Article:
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NEW YORK -- Sandwiched between days that felt like spring last week and the official start of spring next week, a "life-threatening" nor'easter is poised to bring a reminder that winter isn't over yet, with blizzard conditions and a blanket of heavy snow expected in the mid-Atlantic and Northeast.
Meteorologists were calling for snowfall totals as high as 20 inches in New York City from the storm's start late Monday through Tuesday evening. The National Weather Service issued a blizzard warning for the city and parts of neighboring New Jersey and Connecticut, with wind gusts up to 55 mph and low visibility predicted.
The weather service's office near Philadelphia called the storm "life-threatening" and warned people to "shelter in place."
Travel was sure to be dismal: About 4,000 Tuesday flights were canceled as of Monday afternoon , Amtrak canceled and modified service up and down the Northeast Corridor and motorists were urged to stay off the roads.
The forecast prompted New York City Mayor Bill de Blasio to make an unusually early decision to close the city's schools on Tuesday, giving the order late Monday morning.
He urged residents to avoid unnecessary travel and help keep the roads clear. "We're preparing for a significant storm on Tuesday, and New Yorkers should also prepare for snow and dangerous road conditions," de Blasio said.
The weather about-face comes a week after the region saw temperatures climb into the 60s. Spring officially starts on March 20.
Bank teller Jana White said her plans for riding out the storm include "lots of hot chocolate and a couple of sappy movies." The 23-year-old Trenton, New Jersey, resident said she expects to get Tuesday off work.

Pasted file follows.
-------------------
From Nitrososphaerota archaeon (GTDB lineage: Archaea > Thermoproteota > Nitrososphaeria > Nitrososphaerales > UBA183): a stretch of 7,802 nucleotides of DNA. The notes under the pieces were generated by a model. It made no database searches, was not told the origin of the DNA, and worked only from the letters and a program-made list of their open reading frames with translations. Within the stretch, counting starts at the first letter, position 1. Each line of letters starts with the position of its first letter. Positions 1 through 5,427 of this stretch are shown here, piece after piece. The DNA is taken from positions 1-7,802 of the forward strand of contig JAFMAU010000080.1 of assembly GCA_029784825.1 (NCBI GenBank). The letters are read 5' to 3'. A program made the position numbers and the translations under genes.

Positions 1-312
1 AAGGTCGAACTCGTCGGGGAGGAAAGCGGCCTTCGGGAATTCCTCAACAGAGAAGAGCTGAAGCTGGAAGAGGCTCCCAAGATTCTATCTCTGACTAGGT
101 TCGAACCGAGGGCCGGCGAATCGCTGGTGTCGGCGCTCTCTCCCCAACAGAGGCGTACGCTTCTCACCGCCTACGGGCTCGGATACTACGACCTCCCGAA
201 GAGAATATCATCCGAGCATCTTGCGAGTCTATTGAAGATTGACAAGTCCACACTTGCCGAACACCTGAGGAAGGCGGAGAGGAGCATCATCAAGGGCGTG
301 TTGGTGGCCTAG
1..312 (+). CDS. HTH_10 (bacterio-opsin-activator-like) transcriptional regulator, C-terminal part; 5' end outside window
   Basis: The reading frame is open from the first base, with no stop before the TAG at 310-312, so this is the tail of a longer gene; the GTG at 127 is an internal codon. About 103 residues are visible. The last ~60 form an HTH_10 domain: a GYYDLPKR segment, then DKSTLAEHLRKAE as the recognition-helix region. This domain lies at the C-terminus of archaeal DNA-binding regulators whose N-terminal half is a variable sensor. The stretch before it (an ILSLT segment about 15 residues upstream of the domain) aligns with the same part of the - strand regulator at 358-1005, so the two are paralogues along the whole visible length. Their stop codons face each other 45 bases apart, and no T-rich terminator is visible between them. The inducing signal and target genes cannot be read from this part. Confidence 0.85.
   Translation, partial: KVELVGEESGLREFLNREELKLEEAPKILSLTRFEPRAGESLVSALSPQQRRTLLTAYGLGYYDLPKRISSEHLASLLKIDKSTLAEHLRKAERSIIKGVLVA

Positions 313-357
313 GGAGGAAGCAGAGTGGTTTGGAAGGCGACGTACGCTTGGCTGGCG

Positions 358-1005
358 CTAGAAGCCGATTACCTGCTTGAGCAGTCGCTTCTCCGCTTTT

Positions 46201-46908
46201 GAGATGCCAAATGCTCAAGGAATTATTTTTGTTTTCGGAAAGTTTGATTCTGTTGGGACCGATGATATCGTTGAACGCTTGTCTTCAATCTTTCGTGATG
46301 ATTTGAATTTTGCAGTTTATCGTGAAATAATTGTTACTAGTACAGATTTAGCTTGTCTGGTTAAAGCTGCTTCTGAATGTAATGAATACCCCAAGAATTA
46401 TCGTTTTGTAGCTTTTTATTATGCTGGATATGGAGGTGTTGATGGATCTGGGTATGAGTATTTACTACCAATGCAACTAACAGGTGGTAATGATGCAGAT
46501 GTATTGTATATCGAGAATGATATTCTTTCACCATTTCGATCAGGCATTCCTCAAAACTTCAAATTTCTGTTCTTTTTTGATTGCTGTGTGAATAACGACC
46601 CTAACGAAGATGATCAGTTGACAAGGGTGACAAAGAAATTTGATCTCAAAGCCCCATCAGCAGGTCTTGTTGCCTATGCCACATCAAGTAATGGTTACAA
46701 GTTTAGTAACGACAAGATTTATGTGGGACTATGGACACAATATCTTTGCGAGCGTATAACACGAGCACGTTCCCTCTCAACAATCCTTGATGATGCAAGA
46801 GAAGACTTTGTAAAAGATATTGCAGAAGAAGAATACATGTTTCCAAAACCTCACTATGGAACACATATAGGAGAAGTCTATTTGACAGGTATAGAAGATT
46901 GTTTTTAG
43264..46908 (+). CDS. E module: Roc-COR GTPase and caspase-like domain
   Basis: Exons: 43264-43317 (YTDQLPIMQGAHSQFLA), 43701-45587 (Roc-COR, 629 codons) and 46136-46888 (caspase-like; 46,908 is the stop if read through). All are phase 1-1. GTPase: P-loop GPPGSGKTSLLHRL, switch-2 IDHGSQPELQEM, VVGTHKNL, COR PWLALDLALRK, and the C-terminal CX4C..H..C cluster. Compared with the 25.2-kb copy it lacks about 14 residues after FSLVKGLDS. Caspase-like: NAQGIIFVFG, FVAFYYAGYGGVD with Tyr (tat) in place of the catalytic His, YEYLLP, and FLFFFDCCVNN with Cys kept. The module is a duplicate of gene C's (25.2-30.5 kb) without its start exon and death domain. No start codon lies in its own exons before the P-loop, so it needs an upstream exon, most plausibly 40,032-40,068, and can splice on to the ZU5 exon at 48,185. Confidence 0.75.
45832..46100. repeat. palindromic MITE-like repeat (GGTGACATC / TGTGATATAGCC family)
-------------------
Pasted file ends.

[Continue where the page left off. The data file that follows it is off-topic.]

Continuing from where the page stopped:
"It's a reminder that winter is always ready to take shot at you, so you have to stay prepared," she said. "We've got food and snacks and drinks, so as long as the power stays on we should be in good shape."
Light snow is expected to begin late Monday night and intensify early Tuesday morning. The heaviest snowfall is expected Tuesday morning through the afternoon, with snowfall rates as high as 2 to 4 inches per hour.
Boston could get 12 to 18 inches, with isolated amounts of up to 2 feet across northeastern Massachusetts.
In Philadelphia, where up to a foot of snow could fall, crews began treating some area roadways on Sunday.
Farther south in the nation's capital, where the National Cherry Blossom Festival is scheduled to start Wednesday, snow accumulations of 6 to 8 inches are expected.
That led German Chancellor Angela Merkel to postpone her trip to Washington for her first face-to-face meeting with President Donald Trump. Merkel had been scheduled to arrive late Monday night for meetings with Trump on Tuesday. The White House said the meeting was rescheduled for Friday.
Baltimore is expected to get 8 to 12 inches.
As the East Coast prepared, the Midwest was hit with snow, forcing a number of flight cancellations. In Chicago, the forecast called for 3 to 6 inches of snow, the city's first significant snowfall since mid-December.
Southern portions of Minnesota got more than 9 inches of snow in some areas. In Michigan, utility crews worked in the snow to restore power to those still without electricity following high winds that hit the state on Wednesday.
Associated Press writer Bruce Shipkowski contributed to this report from Trenton, New Jersey.